On the downside, the Cowboys may be stunting the growth of Bryant if they hold him back this season.  Everybody and their brother thinks Bryant is the future for Dallas out wide, so why wait?

  • Dez Bryant

The biggest pro of starting Bryant immediately: upside.  The kid could struggle in 2010, or he could be amazing.  If the latter is the case, opposing defenses simply won’t have enough players to effectively stop Bryant, Austin, Witten, Jones & Co.  And as large of a red zone threat as Williams may be, Bryant is even better.  He has perhaps the most polished ball skills of any receiver coming out of college since Larry Fitzgerald.

Bryant’s inexperience does make starting him a risk, however.  He also figures to be dynamite on returns, but his time there could be limited if he is starting opposite Austin.

Advantage

This battle is different from previous ones in that both players can be on the field at the same time.  I explained a few weeks ago why the Cowboys should run more three-receiver sets in 2010.  You can probably expect to see both Williams and Bryant on the field together quite a lot this season.

As of right now, though, Williams is the starter.  Most NFL pundits believe Bryant will overtake him by the start of the season, but I wouldn’t be so sure.  The preseason will be vital for Williams, but if he can make a few plays (and avoid any drops), I wouldn’t bet against him opening the season as the starter.

I’ve been vocal in my support for Williams thus far this offseason, so I won’t stop now.  In reality, it is simple for the former UT star:  if he plays consistently well in both the preseason and regular season, he will retain his job.  If not, he won’t.



By Jonathan Bales

Cowboys Training Camp Battles, Part V: Doug Free vs. Alex Barron


By Jonathan Bales

In the first four parts of my Training Camp Battles Series, I analyzed the future of the nickel linebackerdefensive end, free safety, and cornerback positions.  I gave slight edges to Sean Lee, Marcus Spears, Alan Ball, and Bryan McCann in winning each job.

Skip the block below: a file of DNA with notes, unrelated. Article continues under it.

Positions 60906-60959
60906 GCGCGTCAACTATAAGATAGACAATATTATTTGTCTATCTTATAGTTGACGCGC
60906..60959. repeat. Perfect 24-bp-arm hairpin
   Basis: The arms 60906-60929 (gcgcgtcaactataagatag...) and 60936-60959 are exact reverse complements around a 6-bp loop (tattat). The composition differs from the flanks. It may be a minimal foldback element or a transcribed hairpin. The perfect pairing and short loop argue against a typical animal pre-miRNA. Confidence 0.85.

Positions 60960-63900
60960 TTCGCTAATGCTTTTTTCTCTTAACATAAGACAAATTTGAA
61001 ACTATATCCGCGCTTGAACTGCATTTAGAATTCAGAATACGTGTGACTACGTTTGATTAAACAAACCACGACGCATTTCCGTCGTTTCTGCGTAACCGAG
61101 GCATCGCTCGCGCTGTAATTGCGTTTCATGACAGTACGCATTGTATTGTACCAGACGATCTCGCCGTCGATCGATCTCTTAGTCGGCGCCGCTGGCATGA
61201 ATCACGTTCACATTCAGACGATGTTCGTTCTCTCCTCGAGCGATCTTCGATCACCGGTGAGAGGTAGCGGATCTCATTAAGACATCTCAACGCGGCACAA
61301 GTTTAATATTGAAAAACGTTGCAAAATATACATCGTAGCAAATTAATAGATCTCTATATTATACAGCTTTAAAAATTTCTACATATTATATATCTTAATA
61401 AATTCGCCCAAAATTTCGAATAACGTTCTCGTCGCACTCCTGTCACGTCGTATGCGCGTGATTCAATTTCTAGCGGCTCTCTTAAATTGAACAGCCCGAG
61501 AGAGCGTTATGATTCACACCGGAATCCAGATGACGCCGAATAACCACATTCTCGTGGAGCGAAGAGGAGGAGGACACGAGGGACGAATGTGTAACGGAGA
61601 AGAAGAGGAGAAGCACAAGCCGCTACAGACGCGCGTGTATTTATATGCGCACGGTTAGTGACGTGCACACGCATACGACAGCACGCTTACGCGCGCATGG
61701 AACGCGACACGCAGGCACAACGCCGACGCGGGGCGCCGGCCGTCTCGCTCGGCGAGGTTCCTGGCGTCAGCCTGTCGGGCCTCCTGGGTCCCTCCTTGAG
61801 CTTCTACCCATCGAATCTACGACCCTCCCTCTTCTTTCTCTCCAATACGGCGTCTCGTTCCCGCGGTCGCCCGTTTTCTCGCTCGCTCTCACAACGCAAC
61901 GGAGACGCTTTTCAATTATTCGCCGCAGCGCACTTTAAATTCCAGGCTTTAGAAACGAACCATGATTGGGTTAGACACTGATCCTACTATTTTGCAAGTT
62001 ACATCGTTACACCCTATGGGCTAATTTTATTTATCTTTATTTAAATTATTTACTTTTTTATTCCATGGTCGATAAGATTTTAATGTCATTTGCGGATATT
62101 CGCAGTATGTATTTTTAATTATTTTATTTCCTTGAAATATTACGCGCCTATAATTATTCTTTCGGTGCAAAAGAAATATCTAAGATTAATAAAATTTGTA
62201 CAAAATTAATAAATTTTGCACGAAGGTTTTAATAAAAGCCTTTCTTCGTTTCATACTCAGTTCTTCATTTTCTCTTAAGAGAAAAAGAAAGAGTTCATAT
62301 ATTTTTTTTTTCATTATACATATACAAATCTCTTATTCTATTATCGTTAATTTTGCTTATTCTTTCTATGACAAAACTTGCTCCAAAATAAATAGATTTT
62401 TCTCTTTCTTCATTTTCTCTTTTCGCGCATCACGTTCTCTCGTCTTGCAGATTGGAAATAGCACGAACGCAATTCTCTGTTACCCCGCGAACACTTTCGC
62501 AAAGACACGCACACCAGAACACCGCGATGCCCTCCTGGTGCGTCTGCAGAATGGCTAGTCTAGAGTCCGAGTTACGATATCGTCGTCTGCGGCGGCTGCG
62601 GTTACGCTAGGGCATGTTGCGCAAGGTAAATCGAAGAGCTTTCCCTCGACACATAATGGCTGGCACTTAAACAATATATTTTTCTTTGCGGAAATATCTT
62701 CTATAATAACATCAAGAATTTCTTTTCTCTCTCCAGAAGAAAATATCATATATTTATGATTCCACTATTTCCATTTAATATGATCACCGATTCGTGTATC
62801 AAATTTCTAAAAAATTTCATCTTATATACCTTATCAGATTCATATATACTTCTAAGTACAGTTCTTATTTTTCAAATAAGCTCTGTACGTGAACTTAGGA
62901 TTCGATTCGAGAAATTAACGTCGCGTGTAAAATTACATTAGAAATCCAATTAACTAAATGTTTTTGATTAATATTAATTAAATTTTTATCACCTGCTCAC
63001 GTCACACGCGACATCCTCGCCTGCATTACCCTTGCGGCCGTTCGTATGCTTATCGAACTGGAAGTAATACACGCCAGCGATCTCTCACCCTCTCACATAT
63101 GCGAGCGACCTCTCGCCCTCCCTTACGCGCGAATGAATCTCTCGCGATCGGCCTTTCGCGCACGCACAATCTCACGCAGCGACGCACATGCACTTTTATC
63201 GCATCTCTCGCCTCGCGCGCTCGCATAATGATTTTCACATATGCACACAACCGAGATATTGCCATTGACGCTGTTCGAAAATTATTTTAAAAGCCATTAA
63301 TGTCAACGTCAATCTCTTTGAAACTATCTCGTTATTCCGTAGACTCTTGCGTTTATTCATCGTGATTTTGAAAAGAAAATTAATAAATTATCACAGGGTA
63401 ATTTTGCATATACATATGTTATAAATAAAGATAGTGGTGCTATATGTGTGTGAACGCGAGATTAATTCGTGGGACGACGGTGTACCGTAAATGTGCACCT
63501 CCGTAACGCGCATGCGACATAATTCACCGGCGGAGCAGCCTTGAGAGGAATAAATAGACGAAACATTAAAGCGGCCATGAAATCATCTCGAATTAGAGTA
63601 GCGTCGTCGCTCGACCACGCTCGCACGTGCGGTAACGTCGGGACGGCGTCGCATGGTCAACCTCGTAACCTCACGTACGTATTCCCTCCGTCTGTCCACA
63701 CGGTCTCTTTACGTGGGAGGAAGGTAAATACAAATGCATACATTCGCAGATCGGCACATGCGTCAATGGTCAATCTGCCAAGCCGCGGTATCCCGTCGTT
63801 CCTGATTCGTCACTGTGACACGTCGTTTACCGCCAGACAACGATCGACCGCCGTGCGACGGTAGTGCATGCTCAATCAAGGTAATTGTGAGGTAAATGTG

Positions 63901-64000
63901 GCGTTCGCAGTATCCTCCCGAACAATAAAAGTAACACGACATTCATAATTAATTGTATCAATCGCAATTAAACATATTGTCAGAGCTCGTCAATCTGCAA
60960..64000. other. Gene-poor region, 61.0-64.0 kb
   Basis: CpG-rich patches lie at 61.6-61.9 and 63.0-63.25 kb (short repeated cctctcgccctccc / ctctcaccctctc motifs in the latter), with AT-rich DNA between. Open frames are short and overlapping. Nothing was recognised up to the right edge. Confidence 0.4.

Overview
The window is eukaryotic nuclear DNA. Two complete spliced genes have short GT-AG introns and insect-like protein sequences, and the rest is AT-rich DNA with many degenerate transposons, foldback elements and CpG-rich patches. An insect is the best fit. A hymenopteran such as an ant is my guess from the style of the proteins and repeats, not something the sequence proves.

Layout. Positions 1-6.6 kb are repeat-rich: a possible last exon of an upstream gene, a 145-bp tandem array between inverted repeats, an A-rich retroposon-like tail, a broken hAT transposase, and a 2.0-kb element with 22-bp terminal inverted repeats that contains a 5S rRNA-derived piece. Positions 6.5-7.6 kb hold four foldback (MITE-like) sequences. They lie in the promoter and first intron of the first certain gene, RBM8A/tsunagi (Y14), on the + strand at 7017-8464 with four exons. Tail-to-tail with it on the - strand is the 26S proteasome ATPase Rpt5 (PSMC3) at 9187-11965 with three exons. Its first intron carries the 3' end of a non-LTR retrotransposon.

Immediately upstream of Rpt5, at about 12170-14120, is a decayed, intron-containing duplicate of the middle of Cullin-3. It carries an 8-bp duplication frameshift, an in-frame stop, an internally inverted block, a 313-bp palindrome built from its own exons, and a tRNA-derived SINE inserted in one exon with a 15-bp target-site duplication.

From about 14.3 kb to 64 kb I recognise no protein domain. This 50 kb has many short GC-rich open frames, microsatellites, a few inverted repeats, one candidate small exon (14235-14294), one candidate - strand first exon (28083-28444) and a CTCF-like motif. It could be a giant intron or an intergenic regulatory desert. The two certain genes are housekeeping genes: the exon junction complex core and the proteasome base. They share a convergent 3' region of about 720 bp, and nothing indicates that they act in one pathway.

Today, I will address the left tackle position.  K.C. Joyner of ESPN recently wrote an interesting piece on how the diminishing salaries of left tackles show that NFL teams are now placing less emphasis on the quarterback’s blind side.  I tend to agree, and perhaps the Cowboys’ release of Flozell Adams in favor of the unproven Doug Free shows they do as well.

In addition to Free, remember the Cowboys also traded first round bust Bobby Carpenter to St. Louis for Alex Barron.  Barron has loads of skill but, like Carpenter, has yet to consistently utilize it on the field.

Scouting Reports

  • Doug Free

Free is the opposite of what the Cowboys generally seek in an offensive lineman–a fact that could lend insight as to the organization’s offensive mindset and philosophy moving forward.  He is somewhat “undersized” (as far as Dallas’ linemen go), but extremely athletic.  Free did well (but not outstanding) in pass protection last season (I gave him a “B-”) and his quick feet should aid him in his transition to the left side.

On the other hand, Free isn’t particularly dominant in the run game (here are Free’s 2009 run blocking grades).  He is the “anti-Flozell Adams,” meaning the ‘Boys may be transitioning to a more athletic offensive line to combat the pass protection problems which arose in Minnesota during the playoffs.

I gave Free a “B-” overall grade, ranking him at No. 19 on my list of 2009 Cowboys grades.

  • Alex Barron

Barron’s skill set is similar to that of Doug Free.  He probably has more natural ability than Free (having been a first round pick), but potential means nothing without production.

The biggest knock on Barron has been his penchant for penalties (particularly false starts), but I completed an interesting study detailing why false starts, although annoying, are not as costly as they seem.